“People say: ‘It must be time you grew out of it!’”

Abi Bettle, 28, works with her asthma nurse to stay well and achieve her goals

"I’ve never had to go to hospital with my asthma, and have always managed it pretty well. It wasn’t really playing up until I started training for the London Marathon in 2009 – I went to my regular check-up and told the nurse that my usual medicines weren’t keeping control of my asthma, and that I was feeling breathless."

A long journey

"When I was diagnosed with severe asthma around nine years ago, I felt justified, and that someone was finally listening to me. I’m not as badly off as some people who can’t climb the stairs without their inhaler."  

Finding the right combination of medicines takes time

"When I was first diagnosed, I wish I’d known that the combination of medicines that works for a while won’t necessarily work forever. I used to give myself a hard time when I started getting symptoms because I’d think, ‘Why haven’t you sorted this out yet? It clearly isn’t working.’ But the reality is that it probably was working to begin with, but your body becomes resistant, and you just have to keep trying.

"My asthma nurse worked with me to help me find the right balance of medicines. It took around five years to find the best combination for me – I spent six or seven months on each one, so I felt I’d given it a fair go."

Monitoring my symptoms helps me work with my asthma nurse

Abi Bettle"I see my asthma nurse every 8-12 weeks, whether or not there’s a problem, and she renews my repeat prescriptions each time so I’m not in danger of running out. She also checks that I’m using my inhalers correctly and getting the benefit of my medicines each time.

"I keep a record of my symptoms online – I didn’t like any of the existing asthma tracking apps, so I made a spreadsheet in Google docs. That means I can share the link with my nurse online without having to be seen in person, and she can keep hecking up on how my stats are changing over time.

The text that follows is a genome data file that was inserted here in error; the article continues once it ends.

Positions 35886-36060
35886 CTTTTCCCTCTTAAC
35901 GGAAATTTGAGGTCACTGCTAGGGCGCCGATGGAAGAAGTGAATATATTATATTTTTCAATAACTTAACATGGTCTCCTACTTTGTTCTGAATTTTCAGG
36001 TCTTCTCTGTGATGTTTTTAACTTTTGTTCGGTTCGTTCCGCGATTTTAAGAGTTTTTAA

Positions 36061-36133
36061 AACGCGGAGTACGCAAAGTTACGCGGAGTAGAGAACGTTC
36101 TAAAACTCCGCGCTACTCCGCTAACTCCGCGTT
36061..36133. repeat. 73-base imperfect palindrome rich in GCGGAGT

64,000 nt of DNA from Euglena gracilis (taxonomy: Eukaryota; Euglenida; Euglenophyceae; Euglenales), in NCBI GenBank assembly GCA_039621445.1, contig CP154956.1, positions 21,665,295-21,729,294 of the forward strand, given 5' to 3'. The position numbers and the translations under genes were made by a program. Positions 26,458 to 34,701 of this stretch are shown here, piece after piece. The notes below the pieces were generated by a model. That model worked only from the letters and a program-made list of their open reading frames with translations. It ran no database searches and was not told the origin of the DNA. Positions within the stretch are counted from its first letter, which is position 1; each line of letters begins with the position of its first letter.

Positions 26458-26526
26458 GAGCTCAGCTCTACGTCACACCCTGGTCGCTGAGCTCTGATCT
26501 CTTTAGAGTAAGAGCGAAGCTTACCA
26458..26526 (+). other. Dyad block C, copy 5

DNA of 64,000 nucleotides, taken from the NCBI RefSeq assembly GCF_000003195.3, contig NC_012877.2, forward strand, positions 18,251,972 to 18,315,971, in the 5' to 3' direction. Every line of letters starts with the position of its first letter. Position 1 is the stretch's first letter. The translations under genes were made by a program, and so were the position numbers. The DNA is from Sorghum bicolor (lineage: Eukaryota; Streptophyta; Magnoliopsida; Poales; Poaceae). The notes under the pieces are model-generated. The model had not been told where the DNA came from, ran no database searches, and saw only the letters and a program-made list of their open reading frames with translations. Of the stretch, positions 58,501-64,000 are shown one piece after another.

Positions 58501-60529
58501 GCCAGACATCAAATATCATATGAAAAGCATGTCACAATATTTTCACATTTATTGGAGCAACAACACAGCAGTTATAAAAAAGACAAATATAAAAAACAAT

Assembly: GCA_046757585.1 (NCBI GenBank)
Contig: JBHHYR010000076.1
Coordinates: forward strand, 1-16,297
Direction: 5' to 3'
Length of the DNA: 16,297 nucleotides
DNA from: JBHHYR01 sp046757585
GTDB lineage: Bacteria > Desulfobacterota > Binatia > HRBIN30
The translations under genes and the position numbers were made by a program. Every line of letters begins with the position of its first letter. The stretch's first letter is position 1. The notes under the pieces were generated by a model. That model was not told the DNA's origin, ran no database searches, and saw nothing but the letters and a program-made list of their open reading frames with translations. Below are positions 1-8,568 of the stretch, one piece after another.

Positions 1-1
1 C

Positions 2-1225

"To anyone who’s just been diagnosed with severe asthma, I’d say: As long as you manage it well, you can do everything you want – just work with your asthma nurse to find the combination of medicines, and take them in the right way."

Knowing your triggers and capabilities makes life easier

"I don’t get breathless day to day or around the house, but if I do anything which starts to raise my heart rate, I’m looking out for that heavy breathing, tight chest and cough. Cold air is a trigger for me, and also hot air and humidity. I’ve also found ibuprofen can trigger symptoms. I recently slipped a disc in my back, and the first pain medication I was given was ibuprofen-based. I had to use my inhaler four times a day until my medication was changed.

"Having severe asthma doesn’t stop me being active. I do a lot of aerial gymnastics so sometimes I’ll be hanging upside down in mid-air from a silk and realise I need my inhaler. I make sure it’s always on the side of the crash mat, and we have a buddy system (two people to each silk) so there’s always someone who can help me out."

Prepared for anything

"I have a couple of copies of my asthma action plan around the house and have given one to my silks teacher, and if I go on an activity trip I make sure there’s a copy for the leader too. My fiancé feels much more prepared now he has a copy. I work in the same campus as him, so he is my asthma buddy - I also pair up with a colleague who also has asthma and we buddy each other.

"I wear a Medicalert bracelet so that even if I’m unconscious people will know how to treat me. If I was in a car accident, the fire fighters would know that in a smoky environment I needed oxygen more than most people. I do lots of international running events and it’s reassuring to know that someone could call Medicalert and get all the information from my asthma action plan in their own language. If I have a bad reaction to a run, I'll analyse it to find the cause and change my training accordingly. For example, if it was running up a hill that brought on an episode, I'll factor in more hill training to my plan, and take it slow and steady to build myself up."

Saving money on your medicines

"One practical thing I’d say is: get a prescription pre-payment certificate. I have an annual one and pay by direct debit, so I pay around £10 a month for £60+ of medication. If you have severe asthma, the cost can really add up, so don’t wait until you’ve been paying out £8.40 per prescription for six months and then think ‘I have to pay for more?!’"

More people need to understand severe asthma

"There are lots of people who think of asthma as ‘just a breathing thing’. When I first met my fiancé, he said, ‘People can die from asthma? But how? Don’t they just take their inhaler?’ He didn't really understand it until he saw me have an attack in front of him. I think that scared him, and he was much more aware of things that might give me an attack after that!

"People have even said to me: ‘You’ve had asthma for a while now – it must be about time you grew out of it!’ I explain that every case of asthma is different, and that not everyone grows out of it."

Last updated September 2016

Next review due September 2019